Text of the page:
If you want to become an alchemist then it is important that you read this post carefully and pick all the points. The origins of alchemy date back to the great civilizations of antiquity, though it arguably reached its zenith in medieval Europe. Many souls devoted their lives to the pursuit of the philosopher’s stone which, it was believed, had the properties to be able to confer immortality and transmute base metals into gold.

In its most advanced form, alchemy combined the burgeoning medieval knowledge of chemistry with a complex spiritual belief system. Its practitioners including famous men of science such as Tycho Brahe and Sir Isaac Newton. So far as we know, though, no one ever discovered the philosopher’s stone itself – and if they did, we must assume they did not tell anybody and disappeared to live a life of quiet decadence on a yacht in the Mediterranean. So could you be the one who turns lead into gold?

If you want to go down the traditional route, study the plethora of books on the subject from throughout the ages. A dusty library is essential for any budding alchemist, as is a laboratory, replete with oddly shaped glassware and mysterious bubbling potions. But alchemy is not merely about chemicals – it is rich in symbolism, and requires that you go on a personal journey. Consider growing a long beard, through which you can run your fingers meaningfully while puzzling on the great mysteries of creation.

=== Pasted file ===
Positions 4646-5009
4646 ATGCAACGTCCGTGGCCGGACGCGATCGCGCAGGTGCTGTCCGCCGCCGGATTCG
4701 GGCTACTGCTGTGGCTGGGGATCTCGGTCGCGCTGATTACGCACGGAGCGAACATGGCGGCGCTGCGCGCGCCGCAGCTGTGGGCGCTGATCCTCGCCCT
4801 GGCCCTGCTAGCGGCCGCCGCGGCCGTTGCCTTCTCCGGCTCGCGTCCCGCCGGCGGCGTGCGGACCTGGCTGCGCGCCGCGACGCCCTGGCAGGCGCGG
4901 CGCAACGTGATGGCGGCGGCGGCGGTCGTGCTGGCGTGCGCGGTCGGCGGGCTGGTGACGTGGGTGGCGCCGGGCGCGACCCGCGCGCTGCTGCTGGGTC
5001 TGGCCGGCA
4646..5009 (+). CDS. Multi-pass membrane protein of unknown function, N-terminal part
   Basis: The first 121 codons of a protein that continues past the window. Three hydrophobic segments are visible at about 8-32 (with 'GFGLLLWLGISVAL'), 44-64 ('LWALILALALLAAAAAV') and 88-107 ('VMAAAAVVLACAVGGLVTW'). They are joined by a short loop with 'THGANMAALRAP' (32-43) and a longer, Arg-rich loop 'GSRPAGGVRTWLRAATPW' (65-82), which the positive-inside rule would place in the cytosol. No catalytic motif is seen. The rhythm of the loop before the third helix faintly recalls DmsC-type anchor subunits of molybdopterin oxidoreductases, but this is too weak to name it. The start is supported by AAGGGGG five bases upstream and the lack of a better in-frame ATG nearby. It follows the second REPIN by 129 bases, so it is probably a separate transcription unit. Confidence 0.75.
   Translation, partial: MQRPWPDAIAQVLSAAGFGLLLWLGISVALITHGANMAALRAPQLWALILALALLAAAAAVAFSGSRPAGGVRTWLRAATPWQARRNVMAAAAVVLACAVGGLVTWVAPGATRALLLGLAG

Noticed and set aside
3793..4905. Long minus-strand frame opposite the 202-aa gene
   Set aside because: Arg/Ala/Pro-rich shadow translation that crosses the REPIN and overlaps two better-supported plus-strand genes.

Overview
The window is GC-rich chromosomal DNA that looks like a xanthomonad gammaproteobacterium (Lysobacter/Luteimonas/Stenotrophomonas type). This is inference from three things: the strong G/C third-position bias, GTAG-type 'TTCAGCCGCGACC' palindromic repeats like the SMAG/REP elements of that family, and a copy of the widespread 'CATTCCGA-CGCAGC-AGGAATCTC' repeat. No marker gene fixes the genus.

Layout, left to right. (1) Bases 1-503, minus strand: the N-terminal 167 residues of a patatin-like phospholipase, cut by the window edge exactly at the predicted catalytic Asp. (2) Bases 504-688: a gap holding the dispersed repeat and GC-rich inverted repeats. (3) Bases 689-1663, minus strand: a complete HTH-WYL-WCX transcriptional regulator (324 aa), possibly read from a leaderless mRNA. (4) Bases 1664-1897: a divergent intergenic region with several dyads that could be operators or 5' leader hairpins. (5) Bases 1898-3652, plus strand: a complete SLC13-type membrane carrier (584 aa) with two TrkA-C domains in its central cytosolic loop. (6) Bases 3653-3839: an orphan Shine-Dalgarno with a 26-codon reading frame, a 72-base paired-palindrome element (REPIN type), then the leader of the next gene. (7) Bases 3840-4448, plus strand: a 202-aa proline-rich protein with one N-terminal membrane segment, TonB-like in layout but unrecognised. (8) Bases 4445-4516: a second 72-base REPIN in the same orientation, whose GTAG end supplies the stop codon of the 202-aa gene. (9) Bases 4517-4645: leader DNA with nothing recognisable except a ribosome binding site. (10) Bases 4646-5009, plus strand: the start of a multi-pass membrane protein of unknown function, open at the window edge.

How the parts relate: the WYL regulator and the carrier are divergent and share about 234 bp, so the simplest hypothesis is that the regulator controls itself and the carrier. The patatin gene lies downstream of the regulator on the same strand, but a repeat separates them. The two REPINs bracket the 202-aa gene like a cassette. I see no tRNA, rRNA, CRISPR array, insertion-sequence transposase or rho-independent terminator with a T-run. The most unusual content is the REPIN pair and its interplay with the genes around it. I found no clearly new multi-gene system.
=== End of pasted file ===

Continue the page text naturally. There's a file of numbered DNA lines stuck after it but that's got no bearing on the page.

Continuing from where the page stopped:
Today, however, modern physics and chemistry offer us a new kind of alchemy whose secrets lie with the capricious, fascinating but highly toxic liquid metal mercury. Gold and mercury are close chemical cousins – they sit next to each other on the periodic table of the elements, with ‘atomic numbers’ of 79 and 80 respectively. And under certain circumstances, mercury can indeed be transmuted into gold.

The similarity of the atomic numbers indicates that their individual atoms have similar structures. Mercury’s higher number shows that it has one more positively charged particle (proton) and one more negatively charged electron than gold – strip these away and you’ve struck the yellow stuff. Scientists have demonstrated this in experiments that involved bombarding mercury atoms with highenergy particles in a nuclear reactor, although the costs of production far outweighed the market value of gold. So for the time being you’re probably better off sticking with your glass retorts, test tubes and a pestle and mortar.